Hitting the Road Safely

Please note: The following suggestions are intended to help you
improve comfort and decrease risk of minor musculoskeletal injuries
while using the car.
Please note: The following suggestions are intended to help you improve comfort and decrease risk of minor musculoskeletal injuries while using the car. They are not specifically intended to reduce the risk of injury from car accidents. If any of the suggestions do not feel absolutely safe to you, my advice is not to follow them. Always put driving safety first.

Have you noticed how cars have changed over the years? From bucket seats to cup holders, ergonomic advances have played a large part in making our time on the road safer and more comfortable.

But what can you do to maximize your own safety and comfort? Start by adjusting your seat knowledgeably and learning to move safely within the car.

First, adjust your car seat to avoid excessive reaching with the arms or legs without crowding. If safe, sit close enough to drive with your elbows near your sides. Raising the arms out in front can quickly become uncomfortable. Keep in mind that the National Highway Traffic Safety Administration recommends keeping at least 10 inches between the source of the airbag and your breastbone.

Then, adjust seat height and angle, if available. Tipping the seat slightly back gives greater back support against the backrest. A level seat or slightly forward tilt can make it easier to maintain the lumbar curve when sitting up straight. This may also enable a small person to reach the pedals and still sit relatively high.

If sitting close enough to the steering wheel puts you too close to the pedals, a higher seat height may help. If your legs are too far from the pedals yet your arms are just right, lowering the seat could do the trick. But note that sitting with your head higher than the steering wheel airbag is recommended.

Now adjust the backrest angle. Back support can be improved by increasing the adjustable lumbar support, adding a rolled towel or a purchased car cushion, and/or tilting the backrest slightly back, allowing gravity to press the spine into the seat. Sitting straight upright for driving is fine too. If you’re very small, a good cushion behind your back can compensate for a too-large seat. Readjust your mirrors if necessary.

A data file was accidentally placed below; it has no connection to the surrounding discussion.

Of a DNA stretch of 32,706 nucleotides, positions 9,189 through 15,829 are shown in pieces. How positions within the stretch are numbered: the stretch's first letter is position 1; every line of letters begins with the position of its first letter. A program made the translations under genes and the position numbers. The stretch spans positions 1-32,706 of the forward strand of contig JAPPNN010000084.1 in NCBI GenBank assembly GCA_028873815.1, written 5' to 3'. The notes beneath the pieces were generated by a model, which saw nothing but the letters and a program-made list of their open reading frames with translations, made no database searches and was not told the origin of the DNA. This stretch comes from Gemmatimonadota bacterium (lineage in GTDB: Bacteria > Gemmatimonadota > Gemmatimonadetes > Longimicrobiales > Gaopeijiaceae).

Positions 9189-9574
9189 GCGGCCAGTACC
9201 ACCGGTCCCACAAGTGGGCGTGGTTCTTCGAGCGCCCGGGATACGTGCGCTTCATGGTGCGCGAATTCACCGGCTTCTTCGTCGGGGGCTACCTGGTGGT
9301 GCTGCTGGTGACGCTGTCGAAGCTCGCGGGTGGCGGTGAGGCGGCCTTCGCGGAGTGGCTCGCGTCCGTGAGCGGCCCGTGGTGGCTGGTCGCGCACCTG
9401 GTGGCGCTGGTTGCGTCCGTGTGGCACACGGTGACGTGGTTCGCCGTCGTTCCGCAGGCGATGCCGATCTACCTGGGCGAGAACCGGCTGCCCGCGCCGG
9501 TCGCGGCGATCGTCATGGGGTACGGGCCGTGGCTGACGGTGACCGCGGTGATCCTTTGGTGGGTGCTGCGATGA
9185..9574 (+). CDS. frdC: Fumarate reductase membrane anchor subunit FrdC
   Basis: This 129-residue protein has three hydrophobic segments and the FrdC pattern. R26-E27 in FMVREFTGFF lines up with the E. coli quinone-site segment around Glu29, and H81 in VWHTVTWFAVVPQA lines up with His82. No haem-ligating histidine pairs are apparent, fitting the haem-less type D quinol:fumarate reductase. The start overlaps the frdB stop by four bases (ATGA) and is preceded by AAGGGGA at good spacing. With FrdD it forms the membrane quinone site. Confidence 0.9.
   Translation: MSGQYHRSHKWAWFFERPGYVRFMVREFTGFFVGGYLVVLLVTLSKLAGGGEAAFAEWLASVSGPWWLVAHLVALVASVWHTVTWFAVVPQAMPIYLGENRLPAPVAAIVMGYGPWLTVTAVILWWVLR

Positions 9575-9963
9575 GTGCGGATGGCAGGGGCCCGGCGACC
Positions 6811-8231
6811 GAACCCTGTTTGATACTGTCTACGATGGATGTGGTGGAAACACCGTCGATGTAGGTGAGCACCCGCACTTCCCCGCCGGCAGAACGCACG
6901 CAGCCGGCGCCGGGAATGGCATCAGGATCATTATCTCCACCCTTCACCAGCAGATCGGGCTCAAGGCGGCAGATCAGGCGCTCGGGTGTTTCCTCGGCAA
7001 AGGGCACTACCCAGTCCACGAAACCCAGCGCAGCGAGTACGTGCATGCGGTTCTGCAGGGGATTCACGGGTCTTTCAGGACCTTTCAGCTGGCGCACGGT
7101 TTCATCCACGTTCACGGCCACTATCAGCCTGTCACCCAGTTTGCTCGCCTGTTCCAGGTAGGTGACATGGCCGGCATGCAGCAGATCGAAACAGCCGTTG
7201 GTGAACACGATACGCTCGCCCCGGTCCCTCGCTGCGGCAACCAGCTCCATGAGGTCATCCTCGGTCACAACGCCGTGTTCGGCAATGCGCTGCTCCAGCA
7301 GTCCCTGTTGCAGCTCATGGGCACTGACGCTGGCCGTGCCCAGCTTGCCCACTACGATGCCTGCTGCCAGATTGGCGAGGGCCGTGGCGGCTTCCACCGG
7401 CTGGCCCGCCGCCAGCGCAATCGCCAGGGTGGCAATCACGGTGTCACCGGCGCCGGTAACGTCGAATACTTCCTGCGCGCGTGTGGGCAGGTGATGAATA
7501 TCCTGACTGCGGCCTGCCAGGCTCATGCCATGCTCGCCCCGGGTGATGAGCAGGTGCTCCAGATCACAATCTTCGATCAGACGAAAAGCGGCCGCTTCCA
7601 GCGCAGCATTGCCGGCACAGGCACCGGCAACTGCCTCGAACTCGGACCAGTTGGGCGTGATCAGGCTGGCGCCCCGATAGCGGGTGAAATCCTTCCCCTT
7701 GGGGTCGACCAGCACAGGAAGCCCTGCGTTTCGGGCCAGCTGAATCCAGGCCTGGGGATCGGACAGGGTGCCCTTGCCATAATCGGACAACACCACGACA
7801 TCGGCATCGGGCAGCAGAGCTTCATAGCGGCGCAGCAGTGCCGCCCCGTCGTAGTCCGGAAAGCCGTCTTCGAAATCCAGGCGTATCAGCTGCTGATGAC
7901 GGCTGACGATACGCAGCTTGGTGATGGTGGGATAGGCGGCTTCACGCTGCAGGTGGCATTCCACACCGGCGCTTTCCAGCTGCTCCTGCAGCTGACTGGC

Adjust the headrest so it is directly behind your head while allowing a comfortable head position.

Next: know how to move safely in your car. In these days of multi-tasking, we may often be tempted to reach into the back seat to get things we want up front. Many people injure their shoulders or backs doing just that. If you want something from the back seat, wait until the car is stopped. Then either get out of the car and open the back door to get the item, or, remove your seatbelt, recline your seat, roll your body toward the item and use a careful, comfortable reach to retrieve it.

Reaching to the glove box or using the front passenger seat as an office are other activities that, if done carelessly and repeatedly, can cause injury. To reach to the glove box, bend at the hips, keeping your back relatively straight. Even better, with the car stopped, remove your seatbelt and turn your sitting angle to your right, scooting closer to the glove box before reaching. If you’re about to get out of the car anyway, walk around and perch on the passenger seat to access the glove box. And keep the most frequently used items in the center console within easy reach.

When using items on the front passenger seat such as files, binders or a briefcase, again wait until the car is stopped. Scoot your seat back, remove your seatbelt, and rotate your sitting position toward the right. Though not recommended, if you must use a laptop in the car, sit in a passenger seat and use a pillow under the laptop. Remember, too, that these items can become projectiles in an accident. Securing items, especially sharp, hard or heavy ones, is recommended.

To maximize your comfort on the road, adjust your seat to fit your needs, and always move carefully in the car to avoid injuring yourself. This may seem like extra effort, but you’re well worth it!

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